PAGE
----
Characters with a little attitude let us identify by projecting our own attitudes onto them, or just identifying with them. In a way, movies in their entirety are a symbol in that they "reflect" us.

Situations in stories are good symbols because they put characters (with whom we are identifying) in situations that seem to have no answer. We follow along, fascinated, to see how they get out of things and conquer their challenges.

Click to see a notational diagram of the participatory symbol projection mechanism.

What characteristics do you see now on your "vehicle?" Take a moment to think about your vehicle and its characteristics to let it congeal before reading on.

The experience of creating a "symbol" hopefully was an experience of projection. For many it will have been an exercise simply in "imaginative assignment to a symbol," although this also probably had a projective component. What did I project? In "How do symbols work?" I saw a large building, full of complex systems. In "Sign mechanisms," I saw a large arrow, a simple mechanism that points all of this complexity toward something else. In the "Cultural symbol mechanism," I saw a magician orchestrating all of this complexity. In "Assigned symbol mechanism," I saw the writer as the magician. In the "Participatory symbol mechanism," I saw us as individual magicians. In the "Participatory expressive symbol mechanism," I saw the set as the magician. In the "Participatory symbol projection mechanism," I saw mystery as the magician. I got stuck on magicians, but this isn't a problem.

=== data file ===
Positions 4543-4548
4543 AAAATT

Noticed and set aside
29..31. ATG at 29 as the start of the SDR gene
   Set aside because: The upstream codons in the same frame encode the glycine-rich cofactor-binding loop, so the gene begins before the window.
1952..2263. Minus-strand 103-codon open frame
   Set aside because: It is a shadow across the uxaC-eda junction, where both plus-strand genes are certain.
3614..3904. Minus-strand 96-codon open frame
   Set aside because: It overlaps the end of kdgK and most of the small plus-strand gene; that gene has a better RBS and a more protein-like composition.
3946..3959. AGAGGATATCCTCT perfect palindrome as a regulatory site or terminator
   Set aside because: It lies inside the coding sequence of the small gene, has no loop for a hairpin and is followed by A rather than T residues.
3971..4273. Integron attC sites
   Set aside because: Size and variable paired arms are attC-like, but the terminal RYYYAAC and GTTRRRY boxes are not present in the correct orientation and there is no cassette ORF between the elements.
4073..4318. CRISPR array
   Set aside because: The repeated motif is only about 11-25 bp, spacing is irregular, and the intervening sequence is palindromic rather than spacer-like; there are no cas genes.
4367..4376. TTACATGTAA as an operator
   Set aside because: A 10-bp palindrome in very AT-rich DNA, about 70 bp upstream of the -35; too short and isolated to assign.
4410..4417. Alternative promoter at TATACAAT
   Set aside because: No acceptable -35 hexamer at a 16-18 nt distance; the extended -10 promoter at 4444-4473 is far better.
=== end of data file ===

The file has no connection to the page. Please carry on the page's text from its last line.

Through repeated use, one gets the opportunity to congeal and refine symbols. My refined symbol is a magician orchestrating a large complex mechanism with a pointer, that reflects some things and points to something else, as our culture, the writer, the set, and the audience each reflect meaning. Your symbol, and every other person's symbol, should be uniquely different from mine, illustrating that projection is different for each of us. The same symbol mechanism can become a symbol that communicates a similar or very different meaning that reflects the different experiences within each of us.

Example story using symbols

Examples are perhaps worth more than words or pictures since they add experiential depth. This story provides an example of the use of all of these symbols in a story, including an unknown idea, objects, and resolution that the audience projects:

Seven Symbols

A Screenplay

By Dorian Scott Cole